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Changes to the German Investment Tax Act May Have A Major Impact on Non-German Fund Structures
Heiko Stoll and Dr. Bernulph von Crailsheim
Simmons & Simmons
January 2013
 

Draft legislation (the Draft) issued by the Ministry of Finance on December 4th 2012, and designed, inter alia, to implement the AIFM-Directive into German tax law, will make significant changes to both the scope of the German Investment Tax Act (InvTA) and the taxation of German investors under InvTA. This note explains recent developments in connection with these proposed changes and their potential impact on funds not established under German law. In particular, investors in certain non-German funds may in future cease to qualify for tax transparent treatment and, instead, be subject to a less beneficial lump-sum tax regime.

It should be noted that any changes relating to the future scope of the InvTA which will result from the AIFM-Implementation Act will only apply in relation to funds set-up on or after July 22nd 2013. However, despite this grandfathering provision, the new rules may also have an impact on existing investment structures.

Current German tax rules

Under current rules, foreign entities only fall within the scope of InvTA, if

  • they comply with the principle of risk diversification and
  • either they qualify as a fund which complies with the requirements of the UCITS-Directive (UCITS) and which is governed by an EU or EEA member state
  • or the fund is either subject to qualifying supervision in its home country or – if not – the investors in the fund have a right of redemption (for further details in relation to this, see our newsletter1)

Proposed changes

Currently, the scope of application of InvTA is determined by reference to the German Investment Act (InvA). However, following implementation of the AIFM-Directive, the InvA will be replaced by a new ‘German Capital Investment Code’ (GCIC), which will contain the new German legal framework for investment funds.

Pursuant to the Draft, two different tax regimes will apply, one to ‘investment funds’ and another to ‘investment companies’, the latter being a new category of fund for InvTA purposes.

Investment funds are defined as UCITS funds and non-UCITS funds (i.e. alternative investment funds within the meaning of the AIFM-Directive, ‘AIF’), which fulfil additional criteria (such AIFs being ‘Eligible AIFs’). The current tax regime set out in InvTA will in future only apply to UCITS funds and Eligible AIFs. AIFs, which do not qualify as Eligible AIFs, will be treated as ‘Investment Companies’, to which a newly-introduced tax regime under InvTA will apply.

Effect on foreign funds – loss of tax transparency

Under the current rules, whilst the tax regime in InvTA does not normally apply to closed-ended funds, it does regularly apply to foreign security funds and hedge funds. However, to continue to benefit from the current InvTA tax regime (and in particular tax transparent treatment), a foreign fund must either qualify as a UCITS fund or as an Eligible AIF and, importantly, the definition of Eligible AIF is narrower than the definition of ‘foreign investment fund’ under the current rules.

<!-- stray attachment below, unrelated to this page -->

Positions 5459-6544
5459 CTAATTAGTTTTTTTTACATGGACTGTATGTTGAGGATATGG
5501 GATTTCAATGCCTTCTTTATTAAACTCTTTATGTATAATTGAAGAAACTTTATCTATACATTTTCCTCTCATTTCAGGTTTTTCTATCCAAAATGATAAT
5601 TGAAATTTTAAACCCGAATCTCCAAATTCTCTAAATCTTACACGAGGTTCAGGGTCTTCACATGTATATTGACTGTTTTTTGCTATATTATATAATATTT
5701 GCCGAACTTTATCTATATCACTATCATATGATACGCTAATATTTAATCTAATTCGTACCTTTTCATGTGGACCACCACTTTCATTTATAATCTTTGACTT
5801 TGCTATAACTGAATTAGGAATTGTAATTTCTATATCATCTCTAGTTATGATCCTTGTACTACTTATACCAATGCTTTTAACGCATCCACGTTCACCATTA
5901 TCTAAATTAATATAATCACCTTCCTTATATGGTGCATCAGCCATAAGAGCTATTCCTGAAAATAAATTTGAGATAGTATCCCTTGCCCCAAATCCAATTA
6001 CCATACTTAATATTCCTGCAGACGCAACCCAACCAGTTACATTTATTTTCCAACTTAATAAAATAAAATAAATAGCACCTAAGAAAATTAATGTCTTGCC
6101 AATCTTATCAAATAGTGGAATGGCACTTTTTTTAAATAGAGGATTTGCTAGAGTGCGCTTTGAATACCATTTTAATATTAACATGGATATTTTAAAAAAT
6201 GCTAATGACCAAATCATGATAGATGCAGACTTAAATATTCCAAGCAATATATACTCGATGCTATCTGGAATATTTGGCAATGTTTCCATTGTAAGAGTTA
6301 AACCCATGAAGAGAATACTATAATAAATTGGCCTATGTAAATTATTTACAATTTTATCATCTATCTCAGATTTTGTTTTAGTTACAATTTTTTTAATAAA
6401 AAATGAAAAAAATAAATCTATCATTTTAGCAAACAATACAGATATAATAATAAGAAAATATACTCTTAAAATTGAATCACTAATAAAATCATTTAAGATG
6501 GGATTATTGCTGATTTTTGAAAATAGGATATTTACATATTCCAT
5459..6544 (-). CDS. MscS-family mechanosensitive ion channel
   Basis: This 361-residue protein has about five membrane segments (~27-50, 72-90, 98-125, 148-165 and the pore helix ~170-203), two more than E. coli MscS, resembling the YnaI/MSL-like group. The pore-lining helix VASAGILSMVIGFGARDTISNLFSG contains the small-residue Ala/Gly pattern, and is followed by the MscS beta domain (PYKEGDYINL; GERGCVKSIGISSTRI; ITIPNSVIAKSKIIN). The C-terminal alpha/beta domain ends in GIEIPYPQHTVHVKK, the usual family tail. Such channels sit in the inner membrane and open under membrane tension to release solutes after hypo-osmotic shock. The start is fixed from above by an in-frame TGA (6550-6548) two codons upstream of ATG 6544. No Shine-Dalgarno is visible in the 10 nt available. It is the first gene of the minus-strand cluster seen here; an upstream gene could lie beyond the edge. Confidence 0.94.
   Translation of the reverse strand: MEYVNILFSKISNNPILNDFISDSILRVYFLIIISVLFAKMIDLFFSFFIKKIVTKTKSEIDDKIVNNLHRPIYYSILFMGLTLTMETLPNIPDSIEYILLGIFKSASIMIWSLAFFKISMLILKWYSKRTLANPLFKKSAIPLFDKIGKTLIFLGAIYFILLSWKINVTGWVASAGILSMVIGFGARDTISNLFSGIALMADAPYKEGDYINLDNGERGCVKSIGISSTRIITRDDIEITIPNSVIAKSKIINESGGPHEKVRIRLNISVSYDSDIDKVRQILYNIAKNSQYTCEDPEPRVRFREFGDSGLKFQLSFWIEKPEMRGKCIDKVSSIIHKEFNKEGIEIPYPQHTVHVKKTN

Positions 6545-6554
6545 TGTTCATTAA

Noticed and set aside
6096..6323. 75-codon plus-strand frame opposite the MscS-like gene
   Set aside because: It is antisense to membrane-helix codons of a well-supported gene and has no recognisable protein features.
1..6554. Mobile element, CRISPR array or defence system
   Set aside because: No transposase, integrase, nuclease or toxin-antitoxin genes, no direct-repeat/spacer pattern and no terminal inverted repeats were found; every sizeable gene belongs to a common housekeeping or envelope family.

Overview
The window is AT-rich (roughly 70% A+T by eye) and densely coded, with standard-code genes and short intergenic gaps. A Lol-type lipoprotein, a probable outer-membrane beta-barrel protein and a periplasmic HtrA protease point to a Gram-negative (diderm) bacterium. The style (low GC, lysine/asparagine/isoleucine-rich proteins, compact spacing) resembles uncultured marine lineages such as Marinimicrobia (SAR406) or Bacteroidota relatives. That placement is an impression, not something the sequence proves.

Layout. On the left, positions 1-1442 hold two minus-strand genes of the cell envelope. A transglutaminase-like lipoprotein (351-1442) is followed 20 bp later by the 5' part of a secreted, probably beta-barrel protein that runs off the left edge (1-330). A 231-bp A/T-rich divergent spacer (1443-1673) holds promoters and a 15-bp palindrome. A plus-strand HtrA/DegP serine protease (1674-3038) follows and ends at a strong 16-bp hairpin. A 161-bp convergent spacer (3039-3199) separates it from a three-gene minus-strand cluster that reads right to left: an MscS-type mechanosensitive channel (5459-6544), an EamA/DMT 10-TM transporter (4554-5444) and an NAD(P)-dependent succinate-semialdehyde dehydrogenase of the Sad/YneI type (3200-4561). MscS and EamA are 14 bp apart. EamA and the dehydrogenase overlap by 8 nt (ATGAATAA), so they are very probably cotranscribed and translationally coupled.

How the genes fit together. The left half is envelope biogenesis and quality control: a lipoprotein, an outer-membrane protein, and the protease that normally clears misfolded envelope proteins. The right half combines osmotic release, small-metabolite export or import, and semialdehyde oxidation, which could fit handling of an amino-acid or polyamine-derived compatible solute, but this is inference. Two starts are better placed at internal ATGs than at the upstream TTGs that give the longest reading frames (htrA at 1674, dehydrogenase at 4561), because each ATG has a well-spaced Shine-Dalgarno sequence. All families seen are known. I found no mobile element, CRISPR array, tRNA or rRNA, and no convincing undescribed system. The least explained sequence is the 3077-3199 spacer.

An AIF will only qualify as an Eligible AIF, if the following criteria are met (Eligible AIF Criteria):

  • The AIF is subject to supervision in its home country.
  • Investors are entitled to redeem their fund units at least once per year.
  • The AIF’s business purpose is restricted to the investment and administration of its assets for the collective account of its unit-holders. Active entrepreneurial engagement (e.g. entrepreneurial exercise of influence in relation to portfolio investments) is excluded.
  • The fund’s assets are invested in accordance with the principle of risk diversification (i.e. investment in more than three assets with different investment risk profiles).
  • Asset limitations:
    • a maximum of 20% of the fund’s net asset value (NAV) is invested in companies, whose shares are not admitted to trading at a stock exchange or another organised market
    • a maximum of 5% of the fund’s NAV is invested in any one company
    • an AIF’s participation in a company may not exceed 10% of such company’s nominal capital. Specific rules apply in relation to real estate funds.
  • Only short-term (less than a one year term) debt-financing is allowed and debt-financing may not exceed 30% of the AIF’s NAV. Specific rules again apply for real estate funds.
  • Investment Assets: investment is restricted to the following types of assets: securities, money market instruments, derivatives, bank deposits, real property and rights equivalent to real property, specific ‘real estate companies’ as defined in the GCIC, units in domestic investment funds and foreign investment funds as defined in the GCIC, precious metals, non-securitised loan receivables and participations in companies provided that the fair market value of these participations can be determined.
  • The investment asset restrictions (set out in the point above) are set out in the AIF’s investment regulations or its articles.

As a consequence of these stricter requirements for non-UCITS-compliant foreign funds set up after 21 July 2013, foreign funds may no longer qualify for the current tax transparent regime for a number of reasons. For example: